KNOXVILLE — Tennessee's defense last season fell well short of Bob Shoop's lofty standard as a defensive coordinator.
The engineer of five consecutive top-25 defenses at Vanderbilt and Penn State didn't elevate the Volunteers as expected in 2016, and a rash of injuries, disconnect among the staff and more contributed to Shoop's maiden Tennessee unit finishing 95th nationally in total defense after a startling November implosion.
Shoop already has designs on a second-year revival.
"Last year was kind of a unique year, and sometimes it's difficult when you come into a staff and you're the only new guy on the staff on the side of a ball," he said before Wednesday night's recruiting celebration for fans at the Tennessee Theatre.
"You're trying to fit into a culture. Rather than putting your stamp on things, you're trying to fit in and understand things like 'T-tough, 63 (effort), Orange Swarm' and all the things that Coach (Butch Jones) preaches all the time. To me, I feel much more comfortable now, and I'm really looking forward to year two and putting my stamp on things.
"That includes the recruiting piece, saying this is what we're looking for at D-tackle, this is what we're looking for at D-end, this is what we're looking for at the linebacker position, this is the body type and speed and skill set we're looking for at different positions. I'm excited about the young players on the roster, and I'm excited about these young players."
Shoop's primary recruiting role following his hire a year ago was helping Tennessee get to the finish line with Tyler Byrd, Nigel Warrior and Jonathan Kongbo. He had a greater input and impact on the 2017 class, and he's happy with the haul.
Tennessee signed six defensive linemen, three linebackers and five defensive backs.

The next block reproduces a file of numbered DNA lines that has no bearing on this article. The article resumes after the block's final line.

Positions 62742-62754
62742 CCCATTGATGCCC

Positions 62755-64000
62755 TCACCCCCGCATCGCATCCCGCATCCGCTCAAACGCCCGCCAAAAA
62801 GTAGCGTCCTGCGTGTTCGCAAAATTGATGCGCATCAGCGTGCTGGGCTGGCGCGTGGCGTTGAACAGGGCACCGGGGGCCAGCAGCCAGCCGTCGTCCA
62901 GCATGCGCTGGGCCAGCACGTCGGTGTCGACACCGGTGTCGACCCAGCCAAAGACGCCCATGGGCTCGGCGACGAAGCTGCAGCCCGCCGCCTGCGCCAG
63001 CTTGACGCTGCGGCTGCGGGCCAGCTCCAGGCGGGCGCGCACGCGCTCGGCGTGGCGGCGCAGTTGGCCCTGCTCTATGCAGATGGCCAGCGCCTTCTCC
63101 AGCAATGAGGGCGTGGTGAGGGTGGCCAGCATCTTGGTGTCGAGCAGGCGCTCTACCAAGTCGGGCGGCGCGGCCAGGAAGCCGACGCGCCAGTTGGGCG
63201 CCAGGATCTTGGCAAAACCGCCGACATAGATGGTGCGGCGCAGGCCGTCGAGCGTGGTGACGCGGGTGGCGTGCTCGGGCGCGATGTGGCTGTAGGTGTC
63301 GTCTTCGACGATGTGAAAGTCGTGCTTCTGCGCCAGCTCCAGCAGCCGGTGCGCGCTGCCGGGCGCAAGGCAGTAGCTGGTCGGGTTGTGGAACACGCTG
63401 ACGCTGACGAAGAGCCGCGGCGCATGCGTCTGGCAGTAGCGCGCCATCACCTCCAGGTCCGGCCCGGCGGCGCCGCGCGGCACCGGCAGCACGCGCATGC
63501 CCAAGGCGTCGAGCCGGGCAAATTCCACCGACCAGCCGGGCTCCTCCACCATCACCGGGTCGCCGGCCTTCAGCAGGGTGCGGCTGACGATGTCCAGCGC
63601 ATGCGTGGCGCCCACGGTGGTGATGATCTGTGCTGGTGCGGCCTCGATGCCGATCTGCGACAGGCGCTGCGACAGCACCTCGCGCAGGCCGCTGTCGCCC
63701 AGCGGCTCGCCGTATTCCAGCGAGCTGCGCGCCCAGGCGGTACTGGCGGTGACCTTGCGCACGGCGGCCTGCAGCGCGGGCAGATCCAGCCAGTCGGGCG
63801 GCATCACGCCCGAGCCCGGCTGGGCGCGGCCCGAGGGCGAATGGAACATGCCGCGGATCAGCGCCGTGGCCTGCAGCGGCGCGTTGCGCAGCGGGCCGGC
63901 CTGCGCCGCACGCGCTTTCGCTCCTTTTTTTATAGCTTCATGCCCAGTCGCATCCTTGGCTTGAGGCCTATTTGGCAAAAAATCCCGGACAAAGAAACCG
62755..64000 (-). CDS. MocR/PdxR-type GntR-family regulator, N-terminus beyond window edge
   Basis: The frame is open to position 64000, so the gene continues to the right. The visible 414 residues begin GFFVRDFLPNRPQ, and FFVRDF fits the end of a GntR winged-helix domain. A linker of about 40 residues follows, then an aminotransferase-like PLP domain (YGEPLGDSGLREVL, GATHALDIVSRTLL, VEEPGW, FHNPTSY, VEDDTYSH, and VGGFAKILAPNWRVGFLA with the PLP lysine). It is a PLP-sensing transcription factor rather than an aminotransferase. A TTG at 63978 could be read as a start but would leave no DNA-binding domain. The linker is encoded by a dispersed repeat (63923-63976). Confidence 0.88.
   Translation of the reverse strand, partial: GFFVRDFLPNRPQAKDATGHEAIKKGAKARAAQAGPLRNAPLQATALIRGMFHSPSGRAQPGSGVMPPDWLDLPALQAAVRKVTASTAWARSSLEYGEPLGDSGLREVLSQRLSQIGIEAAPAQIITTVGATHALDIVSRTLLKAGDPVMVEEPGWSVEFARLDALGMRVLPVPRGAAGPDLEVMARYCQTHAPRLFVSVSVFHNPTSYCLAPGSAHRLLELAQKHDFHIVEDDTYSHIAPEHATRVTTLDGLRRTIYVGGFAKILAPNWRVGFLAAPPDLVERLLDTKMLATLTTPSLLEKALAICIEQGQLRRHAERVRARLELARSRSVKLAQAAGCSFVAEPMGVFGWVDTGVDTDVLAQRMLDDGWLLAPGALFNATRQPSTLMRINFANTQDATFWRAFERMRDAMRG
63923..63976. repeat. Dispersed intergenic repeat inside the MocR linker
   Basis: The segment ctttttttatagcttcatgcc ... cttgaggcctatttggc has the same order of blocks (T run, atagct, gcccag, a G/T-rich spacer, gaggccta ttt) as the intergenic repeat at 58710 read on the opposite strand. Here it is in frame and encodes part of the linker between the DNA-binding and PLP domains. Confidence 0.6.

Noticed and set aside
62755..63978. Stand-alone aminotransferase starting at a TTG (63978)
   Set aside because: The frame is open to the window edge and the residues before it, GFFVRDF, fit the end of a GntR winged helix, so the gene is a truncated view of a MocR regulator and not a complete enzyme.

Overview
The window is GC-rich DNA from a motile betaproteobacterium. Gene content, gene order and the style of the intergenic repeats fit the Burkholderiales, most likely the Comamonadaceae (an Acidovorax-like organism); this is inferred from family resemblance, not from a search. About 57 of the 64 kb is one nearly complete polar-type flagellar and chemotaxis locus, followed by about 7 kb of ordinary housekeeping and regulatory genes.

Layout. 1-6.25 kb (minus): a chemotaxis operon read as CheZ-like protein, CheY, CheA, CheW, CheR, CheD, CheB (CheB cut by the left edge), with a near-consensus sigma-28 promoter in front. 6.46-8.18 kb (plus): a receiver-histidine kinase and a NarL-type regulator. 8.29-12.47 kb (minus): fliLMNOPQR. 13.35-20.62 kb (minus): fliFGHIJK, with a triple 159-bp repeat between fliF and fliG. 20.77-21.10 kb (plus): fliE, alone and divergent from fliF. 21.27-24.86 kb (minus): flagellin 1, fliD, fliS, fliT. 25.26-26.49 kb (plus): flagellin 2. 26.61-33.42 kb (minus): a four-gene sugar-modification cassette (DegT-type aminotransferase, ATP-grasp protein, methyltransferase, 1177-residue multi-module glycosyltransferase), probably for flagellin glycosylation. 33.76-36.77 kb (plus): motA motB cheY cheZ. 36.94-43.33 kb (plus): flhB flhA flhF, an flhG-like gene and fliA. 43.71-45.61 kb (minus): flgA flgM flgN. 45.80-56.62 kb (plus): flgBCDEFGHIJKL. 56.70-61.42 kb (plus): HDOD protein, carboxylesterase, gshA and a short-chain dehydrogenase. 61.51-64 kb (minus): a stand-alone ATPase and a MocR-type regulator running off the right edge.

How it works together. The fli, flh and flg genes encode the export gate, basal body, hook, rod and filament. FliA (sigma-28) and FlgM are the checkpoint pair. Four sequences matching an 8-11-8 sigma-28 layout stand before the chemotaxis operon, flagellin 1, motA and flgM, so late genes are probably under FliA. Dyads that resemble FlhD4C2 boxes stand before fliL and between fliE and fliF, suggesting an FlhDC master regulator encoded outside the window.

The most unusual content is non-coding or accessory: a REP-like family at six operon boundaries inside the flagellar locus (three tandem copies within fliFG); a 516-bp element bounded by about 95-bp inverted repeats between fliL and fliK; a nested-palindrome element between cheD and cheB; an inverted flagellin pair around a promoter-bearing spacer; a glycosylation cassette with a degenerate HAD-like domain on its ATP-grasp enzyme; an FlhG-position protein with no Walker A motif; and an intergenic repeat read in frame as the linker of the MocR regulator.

"Certainly we need to improve our run defense," Shoop said, "and we got some guys in the front seven that I'm very excited about, guys who possibly can come in and compete.
"At defensive tackle, Matt Butler's a Parade All-American and a high-character kid. We're very excited about him. Kivon Bennett, the son of Cornelius Bennett, is a great story, and to get him was exciting. Eric Crosby's been committed to us for a long time.
"At the defensive end position, to get Marquez Bembry, who is a 100-meter champ in the state of Georgia, Ryan Thaxton and Deandre Johnson as an early enrollee, a kid on a state championship team out of Florida, was exciting.
"I contend that our three linebackers, they were the guys that we wanted. We got A, B and C. Solon Page, I've always said, is one of the most underrated players in the '17 class. Will Ignont's one of the top inside linebackers in Alabama and in the Southeast region, really. For Shanon Reid to be on campus and working hard is really exciting.
"With the way we sort of played at the end of year, we have spots everywhere, and there's going to be competition everywhere."
Tennessee's secondary started 11 combinations in 13 games due to suspensions and injuries, and the newcomers join the returning players in trying to take advantage of a clean slate with new position coach Charlton Warren.
"I really like the guys in the secondary," Shoop said.
"Cheyenne Labruzza has been committed to us for a while and he's an A-1 kid. As good of a player he is, he's an even better person. (Shawn) Shamburger out of Colquitt County in Georgia is a legitimate dude who we think can compete for playing time. The other corner is Terrell Bailey out of New Orleans. He plays against good competition all the time and has elite ball skills.
"The two safeties are from the midstate. Maleik Gray and Theo Jackson are really good players. Theo's got great range and some corner skills, and Maleik has toughness and physicality and brings a nasty demeanor."
Asked about potential schematic tweaks or an overhaul in mentality, Shoop said it's "to be determined." He's discussed potential changes with Warren, defensive line coach Steve Stripling and linebackers Tommy Thigpen. This week he began individual meetings with players to gauge their thoughts.
"Rather than recruit players to fit a scheme," he said, "it's about tailoring the scheme around the talent and the players, so that's important. You may see more 4-3 than 4-2-5 concepts, but to the naked eye it won't look a whole lot different. We talk about style of play. That's what we want to do.
"If I were to summarize it, three things we need to improve: less drama, less injuries and less explosive plays. If we can get that, we have a chance to be pretty good."
Contact Patrick Brown at firstname.lastname@example.org.